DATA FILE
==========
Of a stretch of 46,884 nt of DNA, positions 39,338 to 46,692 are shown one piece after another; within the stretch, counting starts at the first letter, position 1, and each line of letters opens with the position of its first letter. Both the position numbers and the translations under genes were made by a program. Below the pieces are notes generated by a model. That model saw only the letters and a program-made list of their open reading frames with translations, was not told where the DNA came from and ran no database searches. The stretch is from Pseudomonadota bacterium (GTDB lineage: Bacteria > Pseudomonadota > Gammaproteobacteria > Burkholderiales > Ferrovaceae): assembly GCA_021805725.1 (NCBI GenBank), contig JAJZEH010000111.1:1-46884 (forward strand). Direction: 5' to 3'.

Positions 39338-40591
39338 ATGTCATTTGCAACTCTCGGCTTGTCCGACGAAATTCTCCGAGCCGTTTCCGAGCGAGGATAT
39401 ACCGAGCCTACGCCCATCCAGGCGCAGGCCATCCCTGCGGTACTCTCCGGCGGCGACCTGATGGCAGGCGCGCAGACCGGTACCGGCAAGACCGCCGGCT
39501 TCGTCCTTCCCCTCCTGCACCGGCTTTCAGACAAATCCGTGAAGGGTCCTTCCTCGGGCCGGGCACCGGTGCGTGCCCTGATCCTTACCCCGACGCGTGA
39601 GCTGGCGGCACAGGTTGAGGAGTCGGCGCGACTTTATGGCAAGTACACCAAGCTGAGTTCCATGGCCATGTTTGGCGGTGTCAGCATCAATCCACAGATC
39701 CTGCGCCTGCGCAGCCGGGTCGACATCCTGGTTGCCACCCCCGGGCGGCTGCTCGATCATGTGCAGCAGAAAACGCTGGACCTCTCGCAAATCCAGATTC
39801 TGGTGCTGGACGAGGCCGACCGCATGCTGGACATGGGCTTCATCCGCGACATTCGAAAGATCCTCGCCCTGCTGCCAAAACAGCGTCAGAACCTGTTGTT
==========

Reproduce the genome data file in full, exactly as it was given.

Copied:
Of a stretch of 46,884 nt of DNA, positions 39,338 to 46,692 are shown one piece after another; within the stretch, counting starts at the first letter, position 1, and each line of letters opens with the position of its first letter. Both the position numbers and the translations under genes were made by a program. Below the pieces are notes generated by a model. That model saw only the letters and a program-made list of their open reading frames with translations, was not told where the DNA came from and ran no database searches. The stretch is from Pseudomonadota bacterium (GTDB lineage: Bacteria > Pseudomonadota > Gammaproteobacteria > Burkholderiales > Ferrovaceae): assembly GCA_021805725.1 (NCBI GenBank), contig JAJZEH010000111.1:1-46884 (forward strand). Direction: 5' to 3'.

Positions 39338-40591
39338 ATGTCATTTGCAACTCTCGGCTTGTCCGACGAAATTCTCCGAGCCGTTTCCGAGCGAGGATAT
39401 ACCGAGCCTACGCCCATCCAGGCGCAGGCCATCCCTGCGGTACTCTCCGGCGGCGACCTGATGGCAGGCGCGCAGACCGGTACCGGCAAGACCGCCGGCT
39501 TCGTCCTTCCCCTCCTGCACCGGCTTTCAGACAAATCCGTGAAGGGTCCTTCCTCGGGCCGGGCACCGGTGCGTGCCCTGATCCTTACCCCGACGCGTGA
39601 GCTGGCGGCACAGGTTGAGGAGTCGGCGCGACTTTATGGCAAGTACACCAAGCTGAGTTCCATGGCCATGTTTGGCGGTGTCAGCATCAATCCACAGATC
39701 CTGCGCCTGCGCAGCCGGGTCGACATCCTGGTTGCCACCCCCGGGCGGCTGCTCGATCATGTGCAGCAGAAAACGCTGGACCTCTCGCAAATCCAGATTC
39801 TGGTGCTGGACGAGGCCGACCGCATGCTGGACATGGGCTTCATCCGCGACATTCGAAAGATCCTCGCCCTGCTGCCAAAACAGCGTCAGAACCTGTTGTT